(1.5)

Subsequently, a considerable different proofs, equivalent statements, along with some generalizations, refinements, and applications of inequalities (1.1)–(1.4) were discussed by many authors. We refer to [13, 5, 15, 20] for more information on this topic and historical references.

Let $$A, B\in \mathbb{M}_{n}$$ and $$\frac{1}{p}+\frac{1}{q}=1$$, $$p, q>1$$, $$\alpha \in [0, 1]$$, $$r\geq 0$$ and let $$T_{X}(\alpha )=\alpha AA^{*}X+(1-\alpha )XBB^{*}$$. In 2015, by majorization techniques, Audenaert [2] prove an inequality that interpolates between the arithmetic–geometric mean and Cauchy–Schwarz matrix norm inequalities

\begin{aligned} \big|\!\big|\!\big|\bigl\vert A^{*}B \bigr\vert ^{r}\big|\!\big|\!\big|\leq \big|\!\big|\!\big|\bigl(T_{1}(\alpha ) \bigr)^{\frac{rp}{2}}\big|\!\big|\!\big|^{ \frac{1}{p}} \big|\!\big|\!\big|\bigl(T_{1}(1- \alpha )\bigr)^{\frac{rq}{2}}\big|\!\big|\!\big|^{\frac{1}{q}}. \end{aligned}
(1.6)

Recently, Zou [20] presented the inequality for unitarily invariant norms

\begin{aligned} \big|\!\big|\!\big|\bigl\vert A^{*}XB \bigr\vert ^{2r}\big|\!\big|\!\big|\leq \big|\!\big|\!\big|\bigl(T_{X}(\alpha ) \bigr)^{rp}\big|\!\big|\!\big|^{\frac{1}{p}} \big|\!\big|\!\big|\bigl(T_{X}(1- \alpha )\bigr)^{rq}\big|\!\big|\!\big|^{\frac{1}{q}}, \end{aligned}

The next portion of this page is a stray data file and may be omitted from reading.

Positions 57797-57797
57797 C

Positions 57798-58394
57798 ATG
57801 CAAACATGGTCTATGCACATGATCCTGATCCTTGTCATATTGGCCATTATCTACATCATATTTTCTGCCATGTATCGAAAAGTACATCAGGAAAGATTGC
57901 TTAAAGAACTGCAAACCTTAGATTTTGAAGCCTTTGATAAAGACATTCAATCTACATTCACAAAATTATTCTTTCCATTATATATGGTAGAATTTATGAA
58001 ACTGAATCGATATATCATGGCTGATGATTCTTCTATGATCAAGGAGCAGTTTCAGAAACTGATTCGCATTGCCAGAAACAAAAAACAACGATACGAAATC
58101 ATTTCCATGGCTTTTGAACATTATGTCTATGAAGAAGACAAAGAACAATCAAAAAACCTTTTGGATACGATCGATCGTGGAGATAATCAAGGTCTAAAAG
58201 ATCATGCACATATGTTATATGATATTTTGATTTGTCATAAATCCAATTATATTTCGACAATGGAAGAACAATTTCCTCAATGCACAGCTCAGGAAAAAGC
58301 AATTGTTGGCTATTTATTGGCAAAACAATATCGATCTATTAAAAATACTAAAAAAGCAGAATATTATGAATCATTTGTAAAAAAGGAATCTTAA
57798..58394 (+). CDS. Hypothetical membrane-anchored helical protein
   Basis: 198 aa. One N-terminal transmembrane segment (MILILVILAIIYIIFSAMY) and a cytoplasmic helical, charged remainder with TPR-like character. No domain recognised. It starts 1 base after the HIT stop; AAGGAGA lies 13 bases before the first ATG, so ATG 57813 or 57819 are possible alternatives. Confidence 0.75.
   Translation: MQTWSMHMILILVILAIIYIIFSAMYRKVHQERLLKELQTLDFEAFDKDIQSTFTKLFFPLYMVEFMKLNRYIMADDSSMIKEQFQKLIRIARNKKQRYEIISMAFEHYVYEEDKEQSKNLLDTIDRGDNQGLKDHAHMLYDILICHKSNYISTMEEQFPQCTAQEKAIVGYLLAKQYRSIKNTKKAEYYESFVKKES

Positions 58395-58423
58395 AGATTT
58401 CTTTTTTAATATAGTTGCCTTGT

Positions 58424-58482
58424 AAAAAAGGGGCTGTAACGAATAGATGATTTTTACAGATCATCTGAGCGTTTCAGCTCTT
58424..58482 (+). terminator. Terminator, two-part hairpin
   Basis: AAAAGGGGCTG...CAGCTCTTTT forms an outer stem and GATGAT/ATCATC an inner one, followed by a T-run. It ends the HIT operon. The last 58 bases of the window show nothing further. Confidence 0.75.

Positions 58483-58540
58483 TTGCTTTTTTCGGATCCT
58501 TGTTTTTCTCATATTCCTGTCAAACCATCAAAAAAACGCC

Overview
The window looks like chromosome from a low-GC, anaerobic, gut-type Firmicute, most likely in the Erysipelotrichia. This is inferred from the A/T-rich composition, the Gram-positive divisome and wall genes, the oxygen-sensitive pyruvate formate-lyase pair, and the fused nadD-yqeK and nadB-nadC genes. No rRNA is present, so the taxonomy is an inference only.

(1.7)

which is a unified version of inequalities (1.1) and (1.6).

By the concept of uniform Hardy–Littlewood majorization Bekjan [8] gave a Hölder-type inequality (1.4) for τ-measurable operators associated with a semi-finite von Neumann algebra and for symmetric Banach spaces norm. In this paper, we will give a generalized Hölder-type inequality (1.7) for τ-measurable operators under a cohyponormal condition by adopting a technique similar to the one used by Bekjan and Zou. This is a generalization of Bekjan’s result in [8].

## 2 Preliminaries

Let $$L_{0}$$ be the set of all Lebesgue measurable functions on $$(0,\infty )$$. A Banach space $$E\subseteq L_{0}$$ with the norm $$\|\cdot \|_{E}$$ satisfying the condition that $$f\in E$$ and $$\|f\|_{E}\leq \|g\|_{E}$$ whenever $$0\leq f\leq g$$, $$f\in L_{0}$$ and $$g\in F$$, is said to be a Banach function space. A Banach function space $$E\subseteq L_{0}$$ is called a symmetric Banach function space if it follows from $$f\in L_{0}$$, $$g\in E$$ and $$f^{*}\leq g^{*}$$ that $$f\in E$$ and $$\|f\|_{E}\leq \|g\|_{E}$$, where